During the British Mandate for Palestine, Sheikh Badr was a semi-rural Arab village in western Jerusalem which benefited from its proximity to the major Jewish neighborhoods and thus increased employment opportunities.[6] The villagers grew wheat in what is now Sacher Park.[11]

During the 1947–1948 Civil War in Mandatory Palestine, the Haganah set in motion a plan to occupy (and if met with resistance, evacuate) Arab villages in order to protect nearby Jewish communities and to strengthen the Jewish hold on these sites.[8] Sheikh Badr and Lifta were the first Arab villages to undergo mass evacuation.[3] To create a "general air of insecurity" that would speed up the process, the Lehi blew up the home of the village mukhtar, Haj Suleiman Hamini, on January 11, 1948.[3][5][8] Two days later Haganah launched another raid on Sheikh Badr, damaging 20 houses.[5] The Arab residents evacuated Sheikh Badr between January 14 and 19, after which British policemen came in to guard the vacated homes. However, Jews from the neighborhood of Nahlaot made several raids on the deserted village, destroying and setting fire to remaining property.[3][12]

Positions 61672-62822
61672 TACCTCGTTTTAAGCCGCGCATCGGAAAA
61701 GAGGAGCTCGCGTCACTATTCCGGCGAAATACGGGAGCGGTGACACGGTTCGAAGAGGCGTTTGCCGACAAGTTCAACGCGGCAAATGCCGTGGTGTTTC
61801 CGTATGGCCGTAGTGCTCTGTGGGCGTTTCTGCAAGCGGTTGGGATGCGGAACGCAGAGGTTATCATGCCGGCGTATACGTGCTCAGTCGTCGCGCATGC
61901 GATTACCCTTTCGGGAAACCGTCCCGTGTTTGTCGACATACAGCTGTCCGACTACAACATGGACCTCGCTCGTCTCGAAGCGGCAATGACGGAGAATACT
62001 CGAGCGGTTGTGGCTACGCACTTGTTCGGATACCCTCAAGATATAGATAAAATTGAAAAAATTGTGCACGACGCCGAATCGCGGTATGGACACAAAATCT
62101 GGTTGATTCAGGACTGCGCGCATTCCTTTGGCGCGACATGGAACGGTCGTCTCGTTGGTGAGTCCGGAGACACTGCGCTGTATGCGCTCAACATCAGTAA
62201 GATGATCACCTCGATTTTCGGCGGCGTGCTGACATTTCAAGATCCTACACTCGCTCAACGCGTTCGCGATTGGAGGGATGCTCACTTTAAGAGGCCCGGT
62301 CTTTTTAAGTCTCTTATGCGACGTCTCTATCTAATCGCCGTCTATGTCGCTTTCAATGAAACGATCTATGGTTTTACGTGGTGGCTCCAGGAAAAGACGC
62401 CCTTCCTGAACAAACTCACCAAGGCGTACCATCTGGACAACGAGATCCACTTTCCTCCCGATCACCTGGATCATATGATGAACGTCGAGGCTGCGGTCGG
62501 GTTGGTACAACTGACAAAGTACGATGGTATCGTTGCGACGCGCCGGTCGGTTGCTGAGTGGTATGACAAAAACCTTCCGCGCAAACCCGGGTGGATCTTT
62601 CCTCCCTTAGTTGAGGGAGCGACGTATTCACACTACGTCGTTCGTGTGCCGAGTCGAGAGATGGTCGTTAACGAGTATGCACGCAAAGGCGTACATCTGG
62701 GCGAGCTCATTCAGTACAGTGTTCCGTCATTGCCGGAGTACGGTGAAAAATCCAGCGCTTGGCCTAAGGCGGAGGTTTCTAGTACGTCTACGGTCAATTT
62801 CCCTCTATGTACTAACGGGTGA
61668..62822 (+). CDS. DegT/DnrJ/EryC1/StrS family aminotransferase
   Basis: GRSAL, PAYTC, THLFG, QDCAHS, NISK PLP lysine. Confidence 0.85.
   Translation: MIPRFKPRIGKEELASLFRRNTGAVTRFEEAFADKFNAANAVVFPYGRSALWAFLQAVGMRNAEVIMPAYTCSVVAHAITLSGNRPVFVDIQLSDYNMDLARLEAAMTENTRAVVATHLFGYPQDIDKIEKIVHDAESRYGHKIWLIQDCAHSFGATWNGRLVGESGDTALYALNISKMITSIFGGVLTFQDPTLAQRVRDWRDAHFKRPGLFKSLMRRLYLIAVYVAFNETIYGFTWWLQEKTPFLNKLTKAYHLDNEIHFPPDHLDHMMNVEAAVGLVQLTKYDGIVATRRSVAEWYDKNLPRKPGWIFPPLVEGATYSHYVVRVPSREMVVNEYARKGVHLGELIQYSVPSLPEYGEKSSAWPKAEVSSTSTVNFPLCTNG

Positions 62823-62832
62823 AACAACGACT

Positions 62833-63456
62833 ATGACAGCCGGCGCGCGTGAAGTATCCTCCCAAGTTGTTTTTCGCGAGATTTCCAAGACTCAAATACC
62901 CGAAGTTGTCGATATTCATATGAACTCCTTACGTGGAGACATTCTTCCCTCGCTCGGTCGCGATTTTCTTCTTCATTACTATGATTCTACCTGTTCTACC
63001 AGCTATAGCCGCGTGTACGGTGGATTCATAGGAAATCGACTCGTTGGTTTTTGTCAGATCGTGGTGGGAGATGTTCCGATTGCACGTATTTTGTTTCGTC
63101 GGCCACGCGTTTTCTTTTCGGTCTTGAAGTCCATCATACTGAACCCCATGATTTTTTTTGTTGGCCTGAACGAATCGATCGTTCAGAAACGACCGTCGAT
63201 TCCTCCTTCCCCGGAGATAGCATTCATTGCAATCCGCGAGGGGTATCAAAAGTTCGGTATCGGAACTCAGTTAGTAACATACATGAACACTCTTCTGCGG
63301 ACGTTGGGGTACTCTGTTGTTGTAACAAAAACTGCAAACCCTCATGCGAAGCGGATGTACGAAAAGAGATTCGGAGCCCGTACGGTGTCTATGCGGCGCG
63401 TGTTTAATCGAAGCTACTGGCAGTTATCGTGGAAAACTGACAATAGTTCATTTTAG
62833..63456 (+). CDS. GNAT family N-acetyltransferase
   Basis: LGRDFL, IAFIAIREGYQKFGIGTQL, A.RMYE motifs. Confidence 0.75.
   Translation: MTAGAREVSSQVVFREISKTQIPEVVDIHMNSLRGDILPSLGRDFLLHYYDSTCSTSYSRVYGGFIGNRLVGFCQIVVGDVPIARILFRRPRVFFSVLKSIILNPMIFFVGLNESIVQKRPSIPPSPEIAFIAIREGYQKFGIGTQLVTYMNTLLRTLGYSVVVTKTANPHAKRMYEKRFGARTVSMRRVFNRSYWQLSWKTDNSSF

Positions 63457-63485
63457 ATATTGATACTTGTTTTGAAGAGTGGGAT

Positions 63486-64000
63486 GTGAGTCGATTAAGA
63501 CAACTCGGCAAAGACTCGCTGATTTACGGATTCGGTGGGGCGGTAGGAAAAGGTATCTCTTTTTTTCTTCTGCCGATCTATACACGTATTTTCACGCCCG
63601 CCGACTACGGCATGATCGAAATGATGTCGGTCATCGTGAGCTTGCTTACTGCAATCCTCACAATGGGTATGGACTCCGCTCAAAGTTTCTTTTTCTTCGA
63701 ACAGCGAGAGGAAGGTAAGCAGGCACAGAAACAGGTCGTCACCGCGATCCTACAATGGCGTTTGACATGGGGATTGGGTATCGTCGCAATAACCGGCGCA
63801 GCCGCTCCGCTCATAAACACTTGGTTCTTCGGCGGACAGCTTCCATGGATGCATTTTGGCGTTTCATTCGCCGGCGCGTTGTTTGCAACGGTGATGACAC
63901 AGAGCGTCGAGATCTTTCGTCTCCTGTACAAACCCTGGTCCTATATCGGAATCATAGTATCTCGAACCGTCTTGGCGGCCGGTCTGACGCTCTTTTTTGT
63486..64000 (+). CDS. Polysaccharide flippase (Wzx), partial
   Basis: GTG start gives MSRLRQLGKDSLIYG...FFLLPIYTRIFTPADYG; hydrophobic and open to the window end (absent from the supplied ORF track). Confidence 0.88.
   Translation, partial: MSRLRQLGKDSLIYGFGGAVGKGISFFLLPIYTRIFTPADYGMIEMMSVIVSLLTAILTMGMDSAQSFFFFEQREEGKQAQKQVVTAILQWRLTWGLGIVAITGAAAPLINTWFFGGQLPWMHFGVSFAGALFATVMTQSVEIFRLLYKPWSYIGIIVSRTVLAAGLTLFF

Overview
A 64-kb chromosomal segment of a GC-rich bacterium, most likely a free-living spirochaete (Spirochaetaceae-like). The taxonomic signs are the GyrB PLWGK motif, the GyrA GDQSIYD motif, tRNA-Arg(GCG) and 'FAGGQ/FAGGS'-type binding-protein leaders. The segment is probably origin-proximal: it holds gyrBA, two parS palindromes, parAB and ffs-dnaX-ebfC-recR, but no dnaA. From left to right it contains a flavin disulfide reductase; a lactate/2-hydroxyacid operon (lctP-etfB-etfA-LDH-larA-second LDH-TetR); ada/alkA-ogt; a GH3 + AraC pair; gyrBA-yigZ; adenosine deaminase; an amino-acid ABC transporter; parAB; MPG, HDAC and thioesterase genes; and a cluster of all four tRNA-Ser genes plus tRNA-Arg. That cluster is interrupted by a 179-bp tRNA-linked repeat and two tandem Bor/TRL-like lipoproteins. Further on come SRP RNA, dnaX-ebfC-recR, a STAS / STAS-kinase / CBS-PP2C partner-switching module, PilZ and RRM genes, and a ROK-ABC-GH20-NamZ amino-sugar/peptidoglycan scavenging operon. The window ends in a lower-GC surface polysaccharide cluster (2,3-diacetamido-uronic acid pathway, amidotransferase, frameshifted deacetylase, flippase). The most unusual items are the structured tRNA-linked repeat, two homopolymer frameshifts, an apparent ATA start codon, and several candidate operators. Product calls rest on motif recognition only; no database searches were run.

State of Israel[edit]

Sheikh Badr Cemetery.

Until 1948, Jewish burials in Jerusalem were conducted in the centuries-old Jewish cemetery on the Mount of Olives. In January 1948, the Arab siege of Jerusalem made the Mount of Olives inaccessible, as the route to the cemetery passed through hostile Arab villages.[13] After war broke out in May 1948, two temporary burial grounds were opened in central Jerusalem – one in Sheikh Badr and the other on the grounds of the first Shaare Zedek Hospital.[14]

View of former area of Sheikh Badr, now Sacher Park. The Israel Supreme Court building is at right.

The Sheikh Badr cemetery functioned as a temporary burial ground from its opening on May 31, 1948, through late 1950. Unlike regular Jewish burials in Israel in which the deceased is placed directly into the grave, the deceased in Sheikh Badr were placed in wooden caskets above-ground to expedite their removal once the war ended.[15] An adjoining quarry was also used for burials; here, bodies were buried in three layers,[14] one atop the other, with a layer of dirt between each one.[15] In late 1950, approximately 300 soldiers buried in the cemetery were reinterred on Mount Herzl, and 600 civilians were reinterred on Har HaMenuchot.[15] In mid-1955, the decision was made to bury the remaining bodies in the Sheikh Badr cemetery in earth and to erect a headstone over each grave.[15]